New bussing system for JCSD still being adjusted by officials

MIFFLINTOWN – The Juniata County School District is apologizing for recent bussing issues and asking that parents be patient as its new bussing system is tweaked.

Earlier this year the school board approved a transportation agreement with Rohrer’s Bus Co. Part of that move was to consolidate bussing routes in order to cut costs. Fewer buses were needed and routes became longer.

Troubles first arose prior to the start of school as parents were told to expect either a phone call or a card in the mail stating their child(ren)’s bus number and pick-up/drop off time.

Sharon Walton of Mifflintown is sending her daughter to kindergarten this year. She faced a scenario that other parents also encountered.

“We never received the card in the mail to tell us which bus she should get on, or pick up and drop off times. I called the transportation department to find out.”

District Superintendent Richard J. Musselman said the transition into the new bussing system is still a work in progress.

“Any time you make changes there will be problems,” he said, “You have to try the changes before you see where you need the tweaks. We of course apologize for any inconveniences.”

Musselman and Transportation Director PJ Adam have been swamped with voicemails and emails. Musselman said the district is working to fix the problems but needs the time to do so.

“Facebook is flooded with comments. Phone and email messages are flooded. While we’re busy answering to all of that we can’t take the time to be working on the (bussing) problem.”

Because of the influx of phone calls the district has added two new telephones into the business office “to deal with customer service,” Musselman said. Rohrer employees are coming into the district office to help with some of the telephone traffic, too.

Parents’ main concern has been bus drop-off and pick-up times.

Said Walton, “I decided that I would drive (my daughter) to school every day because for her to get on the bus at 6:50 every morning is ridiculous. Her drop-off time was supposed to be at 4:28 p.m.. She was dropped off at 5 p.m. (on the first day).”

Those at either end of the county, particularly Susquehanna Township on the eastern end and East Waterford area on the western end, tend to have the longest bus rides, Musselman said. Some students were boarding buses shortly after 6 a.m. and others were not getting off the bus until 5 p.m. or later, prompting parents to call the district.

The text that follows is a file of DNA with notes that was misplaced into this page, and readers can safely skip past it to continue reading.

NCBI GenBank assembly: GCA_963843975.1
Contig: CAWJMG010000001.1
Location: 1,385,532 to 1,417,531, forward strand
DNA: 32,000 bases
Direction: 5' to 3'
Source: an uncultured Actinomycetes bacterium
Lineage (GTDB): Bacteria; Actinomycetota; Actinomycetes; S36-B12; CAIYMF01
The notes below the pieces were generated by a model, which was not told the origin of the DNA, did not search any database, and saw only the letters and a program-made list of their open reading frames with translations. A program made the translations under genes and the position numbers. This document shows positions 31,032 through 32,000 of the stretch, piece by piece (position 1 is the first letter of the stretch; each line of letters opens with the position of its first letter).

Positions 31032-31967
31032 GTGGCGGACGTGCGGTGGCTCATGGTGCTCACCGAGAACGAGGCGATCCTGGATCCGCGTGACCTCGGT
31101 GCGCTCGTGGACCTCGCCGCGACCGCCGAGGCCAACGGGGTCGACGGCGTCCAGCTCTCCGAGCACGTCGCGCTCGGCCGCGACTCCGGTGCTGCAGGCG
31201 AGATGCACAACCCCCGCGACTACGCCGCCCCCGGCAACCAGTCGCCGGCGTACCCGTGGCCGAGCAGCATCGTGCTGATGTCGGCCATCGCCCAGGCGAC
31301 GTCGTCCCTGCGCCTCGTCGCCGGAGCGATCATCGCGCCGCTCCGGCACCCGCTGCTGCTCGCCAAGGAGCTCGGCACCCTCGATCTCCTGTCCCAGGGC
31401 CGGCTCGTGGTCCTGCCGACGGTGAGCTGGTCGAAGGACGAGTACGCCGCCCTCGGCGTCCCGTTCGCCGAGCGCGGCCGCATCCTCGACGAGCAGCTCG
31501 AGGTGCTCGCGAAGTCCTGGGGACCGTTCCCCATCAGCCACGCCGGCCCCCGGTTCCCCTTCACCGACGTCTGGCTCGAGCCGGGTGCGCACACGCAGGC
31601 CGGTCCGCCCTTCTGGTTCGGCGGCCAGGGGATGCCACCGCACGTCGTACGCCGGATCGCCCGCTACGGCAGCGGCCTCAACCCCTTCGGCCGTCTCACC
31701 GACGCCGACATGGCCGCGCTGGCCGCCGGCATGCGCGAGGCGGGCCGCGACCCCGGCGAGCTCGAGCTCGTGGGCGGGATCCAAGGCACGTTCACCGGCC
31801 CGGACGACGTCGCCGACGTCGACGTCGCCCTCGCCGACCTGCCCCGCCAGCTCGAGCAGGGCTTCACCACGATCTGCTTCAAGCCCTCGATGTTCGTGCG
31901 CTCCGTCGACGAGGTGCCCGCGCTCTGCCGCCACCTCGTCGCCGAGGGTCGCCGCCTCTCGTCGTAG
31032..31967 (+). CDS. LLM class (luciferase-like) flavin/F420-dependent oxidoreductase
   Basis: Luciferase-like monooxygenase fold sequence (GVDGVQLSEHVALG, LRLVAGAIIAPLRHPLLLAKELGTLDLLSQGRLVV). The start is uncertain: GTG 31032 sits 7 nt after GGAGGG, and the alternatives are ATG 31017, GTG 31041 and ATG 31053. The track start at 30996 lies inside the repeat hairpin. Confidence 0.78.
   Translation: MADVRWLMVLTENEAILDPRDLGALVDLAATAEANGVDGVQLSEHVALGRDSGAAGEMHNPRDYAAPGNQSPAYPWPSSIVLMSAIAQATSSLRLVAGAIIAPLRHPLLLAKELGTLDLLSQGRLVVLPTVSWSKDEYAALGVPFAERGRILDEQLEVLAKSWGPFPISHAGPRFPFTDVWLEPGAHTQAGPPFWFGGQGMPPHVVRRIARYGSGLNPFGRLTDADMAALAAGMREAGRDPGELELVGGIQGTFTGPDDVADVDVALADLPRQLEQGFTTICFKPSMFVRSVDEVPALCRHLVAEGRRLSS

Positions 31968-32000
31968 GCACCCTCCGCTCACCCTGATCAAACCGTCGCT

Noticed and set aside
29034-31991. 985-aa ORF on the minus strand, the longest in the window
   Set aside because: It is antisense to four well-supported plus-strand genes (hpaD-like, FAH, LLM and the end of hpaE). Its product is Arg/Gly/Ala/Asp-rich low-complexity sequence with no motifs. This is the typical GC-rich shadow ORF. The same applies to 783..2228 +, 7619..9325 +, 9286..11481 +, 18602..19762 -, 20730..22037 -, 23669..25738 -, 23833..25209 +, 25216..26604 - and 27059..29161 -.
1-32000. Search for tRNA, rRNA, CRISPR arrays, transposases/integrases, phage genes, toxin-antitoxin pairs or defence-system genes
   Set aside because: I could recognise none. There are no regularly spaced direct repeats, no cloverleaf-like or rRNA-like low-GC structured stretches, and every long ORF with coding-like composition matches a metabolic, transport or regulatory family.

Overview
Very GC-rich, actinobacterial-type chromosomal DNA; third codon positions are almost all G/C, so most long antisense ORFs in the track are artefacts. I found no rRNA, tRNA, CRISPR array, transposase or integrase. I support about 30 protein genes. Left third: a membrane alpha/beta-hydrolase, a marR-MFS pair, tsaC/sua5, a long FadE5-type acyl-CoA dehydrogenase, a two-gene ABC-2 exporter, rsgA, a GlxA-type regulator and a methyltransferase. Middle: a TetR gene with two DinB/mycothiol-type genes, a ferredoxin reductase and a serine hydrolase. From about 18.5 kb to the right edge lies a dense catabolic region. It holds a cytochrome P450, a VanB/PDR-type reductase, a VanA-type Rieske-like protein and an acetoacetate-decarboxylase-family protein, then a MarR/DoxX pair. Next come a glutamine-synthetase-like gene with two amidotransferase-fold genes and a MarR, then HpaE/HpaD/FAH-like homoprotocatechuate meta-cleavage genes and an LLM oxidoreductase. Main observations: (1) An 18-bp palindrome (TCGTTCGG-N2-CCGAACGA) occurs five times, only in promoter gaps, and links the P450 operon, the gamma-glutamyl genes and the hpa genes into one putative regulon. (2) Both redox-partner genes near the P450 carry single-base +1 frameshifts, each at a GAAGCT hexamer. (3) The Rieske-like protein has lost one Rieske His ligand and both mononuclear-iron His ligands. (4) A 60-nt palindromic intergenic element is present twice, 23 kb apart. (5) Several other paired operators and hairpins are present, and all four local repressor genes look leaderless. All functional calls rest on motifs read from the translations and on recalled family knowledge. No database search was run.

Children were waiting at the schools as well. Dawn Strawser of Monroe Township said, “My son in sixth grade said they had to wait more than 20 minutes at school for the bus, plus younger kids were crying.”

Strawser, whose family members drive and own buses in the district, added she believed they had to wait because the bus to Mifflin-Juniata Career and Technology Center now hauls students from Juniata and EJHS. There used to be one bus for each school. Buses waiting to depart at EJHS for the day need to wait until students arrive on the MJCTC bus from Mifflin County.

Musselman said the district is working closely with Rohrer to see what can be changed.

“Rohrer has been here working into the evening every day. They were here all day Saturday,” Musselman said.

Getting all of the district re-organized on the bussing system is not an easy task, he said.

“You have to keep in mind we are covering over 400 miles.”

Another complaint among parents was that buses were overcrowded.

“We heard stories of students sitting on laps. But I can tell you none of the buses were overloaded,” Musselman said.

And Adam, too, said “No buses were over-filled.”

Parents stressed concern about students sitting three or more to a seat. Adam said state law allows for up to three students to be seated on a bus seat. Musselman pointed out the bus may appear crowded because two high school students may fill a seat, making it difficult to comfortably seat three.

Bus driver Melvin Hart in Susquehanna Township said he had 71 students on his bus when his it seats 72. He had five more students to pick up Monday morning and chose not to do so for fear of overcrowding, which could get him fined. Hart said he was told Tuesday he would have some of his students moved to an additional bus to alleviate the crowding problem.

“The first day was horrible,” he said, “I looked back in my mirror and all I saw was a mass of heads.” Hart has driven bus for 40 years and said he has never seen such a sight. He noted he is relieved to get some help, adding, however, it will be confusing for students for a few days until everything is set in place.

Lucy Vawn drives bus 17 in Lack Township and said her bus, too, was filled to capacity on the first day. She was also told an existing bus will take on some of her riders today.

“This is all still a work in progress,” Adam said.

The superintendent stressed that the district apologizes to parents. He said those working on the bussing schedule hope to have things running more smoothly by the end of the week.